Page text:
Trigger Point Dry Needling

What is TDN?

TDN is the acronym used for Trigger Point Dry Needling, also referred to as Myofascial Trigger Point Dry Needling.  It is an effective therapy used to treat both specific muscle spasms and muscular tension in general – irrespective of the origin of the pain.  It is termed ‘dry needling’ because unlike needles used for injections a different type of needle is usually used – though a hollow-core hypodermic needle may also be used.  TDN however primarily uses a thin, small, solid filament/filiform needle, also referred to as an ‘acupuncture’ needle, which results in a mechanical effect known as a localised twitch reflex/response [LTR] to bring about treatment effect.  Unlike Chinese acupuncture, which uses specific energetic points for needling, in TDN treatment the needle is inserted into musculoskeletal trigger points to bring about pain relief.  It is called ‘dry needling’ because no solution is injected into the tissues to relieve pain, instead the pain-relief response is due to the needle itself and the specific effect it has on the body tissue/area being treated.

What TDN is not.

TDN is not Acupuncture or Biopuncture.  TDN is a separate and distinct methodology and practice that is based on Western medical research and principles.  Acupuncture is based on Traditional Chinese Medicine [TCM] philosophy, principles and practise.  The primary similarity is the use of the same disposable, solid filament needles.  Biopuncture is a distinct therapy in its own right that uses a hypodermic needle to inject specific body areas, like muscles and skin, with various low-dose natural and biological products.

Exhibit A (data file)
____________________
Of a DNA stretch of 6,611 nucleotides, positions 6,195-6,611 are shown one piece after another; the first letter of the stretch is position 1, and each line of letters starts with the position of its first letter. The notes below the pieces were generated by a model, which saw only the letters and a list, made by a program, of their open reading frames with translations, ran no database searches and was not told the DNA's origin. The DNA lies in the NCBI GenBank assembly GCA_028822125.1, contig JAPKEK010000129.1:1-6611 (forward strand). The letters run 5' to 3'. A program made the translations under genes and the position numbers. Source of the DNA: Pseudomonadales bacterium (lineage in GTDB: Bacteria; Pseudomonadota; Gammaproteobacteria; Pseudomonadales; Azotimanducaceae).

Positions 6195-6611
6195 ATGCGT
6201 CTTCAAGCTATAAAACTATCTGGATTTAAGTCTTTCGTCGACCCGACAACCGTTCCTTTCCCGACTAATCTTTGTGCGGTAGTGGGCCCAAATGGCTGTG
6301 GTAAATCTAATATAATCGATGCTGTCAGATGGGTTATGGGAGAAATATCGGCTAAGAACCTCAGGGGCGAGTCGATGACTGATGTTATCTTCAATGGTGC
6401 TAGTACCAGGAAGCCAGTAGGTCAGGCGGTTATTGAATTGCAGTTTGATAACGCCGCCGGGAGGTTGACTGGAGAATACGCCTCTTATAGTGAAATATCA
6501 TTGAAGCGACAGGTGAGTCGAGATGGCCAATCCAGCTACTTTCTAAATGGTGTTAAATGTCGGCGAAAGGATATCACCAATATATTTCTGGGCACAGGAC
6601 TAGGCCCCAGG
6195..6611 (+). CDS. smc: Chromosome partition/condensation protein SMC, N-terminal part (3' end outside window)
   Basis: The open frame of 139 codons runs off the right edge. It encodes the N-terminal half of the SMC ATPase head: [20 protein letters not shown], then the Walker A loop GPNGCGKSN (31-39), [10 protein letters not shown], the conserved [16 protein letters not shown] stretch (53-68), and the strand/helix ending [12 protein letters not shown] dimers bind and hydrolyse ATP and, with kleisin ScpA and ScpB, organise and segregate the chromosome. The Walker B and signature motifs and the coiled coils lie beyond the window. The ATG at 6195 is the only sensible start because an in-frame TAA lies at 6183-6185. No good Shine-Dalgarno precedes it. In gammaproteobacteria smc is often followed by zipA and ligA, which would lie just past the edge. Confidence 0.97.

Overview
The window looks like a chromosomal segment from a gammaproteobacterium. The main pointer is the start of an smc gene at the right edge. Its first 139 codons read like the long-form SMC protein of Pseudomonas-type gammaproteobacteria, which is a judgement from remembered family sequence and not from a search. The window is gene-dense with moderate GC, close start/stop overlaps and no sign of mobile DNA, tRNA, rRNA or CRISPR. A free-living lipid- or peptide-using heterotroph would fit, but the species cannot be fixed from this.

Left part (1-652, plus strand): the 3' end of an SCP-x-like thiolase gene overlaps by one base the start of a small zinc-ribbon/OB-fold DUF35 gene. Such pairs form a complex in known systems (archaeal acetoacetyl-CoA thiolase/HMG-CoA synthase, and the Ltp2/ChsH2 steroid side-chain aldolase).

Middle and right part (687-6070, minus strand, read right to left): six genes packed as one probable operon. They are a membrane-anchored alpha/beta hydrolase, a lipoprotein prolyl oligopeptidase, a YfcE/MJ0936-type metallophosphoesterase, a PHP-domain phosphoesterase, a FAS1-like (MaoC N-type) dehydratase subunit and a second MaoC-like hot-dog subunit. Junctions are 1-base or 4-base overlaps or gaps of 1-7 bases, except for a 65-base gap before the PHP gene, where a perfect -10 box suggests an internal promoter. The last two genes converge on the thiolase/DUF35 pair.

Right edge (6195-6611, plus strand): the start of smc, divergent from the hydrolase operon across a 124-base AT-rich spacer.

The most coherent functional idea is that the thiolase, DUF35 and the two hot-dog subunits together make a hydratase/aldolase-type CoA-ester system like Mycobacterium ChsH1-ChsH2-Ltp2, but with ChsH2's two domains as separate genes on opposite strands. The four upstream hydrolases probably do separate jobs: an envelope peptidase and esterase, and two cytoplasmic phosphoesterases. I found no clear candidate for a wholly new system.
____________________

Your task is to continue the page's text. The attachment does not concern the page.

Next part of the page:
Does it hurt?

Yes and no.  Some people feel the insertion of the needle, others not.  The technique may include tweaking the needle gently to produce the requisite twitch response.  This can produce a quick [1-second] pain or ache sensation – but it’s over in a flash and is considered a necessary part of the therapeutic process.

Why and how does it work?

The LTR initiates the break in the pain cycle via three major dry needling action pathways: mechanical, neurophysiological and chemical.  These effects result in decreasing pain and muscle contraction, improving flexibility, and reducing chemical irritation in tissues.  An added bonus is that the muscle fibres respond to needle penetration via both a local and a systemic anti-inflammatory response.

Pain & Pain Relief

Injury to body tissue invariably results in inflammation, and especially in skeletal muscle the injured tissue and muscle fibres contract to prevent further tissue damage, which is experienced as muscle spasm.  Unfortunately the result of this naturally protective tissue response is pain, since inflammation and contracture both inhibit microcirculation.  Whenever the microcirculation is impaired the injured tissue site becomes hypoxic or oxygen-poor, as well as less effective at disposing of metabolic waste products that result from injury.  To further protect the tissues after injury, the body produces fibrotic and scar-tissue forming cells called fibroblasts, often accompanied by nerve compression or irritation that may aggravate or limit biomechanical and tissue function.  Relative to a neurophysiological effect, according to research by Peter Baldry, it has been shown that dry needling techniques stimulate Group 111 A-nerve fibres for up to 72 hours after treatment, helping to reduce pain via opioid-mediated suppression.  Pain relief has also been demonstrated in studies that have shown increased levels of a range of chemicals at sensitised motor endplates – findings that are particularly relevant to managing myofascial pain.

Conditions that may benefit from TDN

Some of the many and varied conditions that cause muscular pain and spasm include neck, back, hip, gluteal, knee and shoulder pain, sciatica, tendonitis, plantar fasciitis, tennis elbow, headaches, nerve irritation, repetitive strain injuries, carpal tunnel syndrome, muscular and ligament strain, pain from sport or other traumatic musculoskeletal injury, arthritis, chronic pain, and myofascial pain syndrome.


Greenhouse Health
9 The Mead
Cape Town
South Africa
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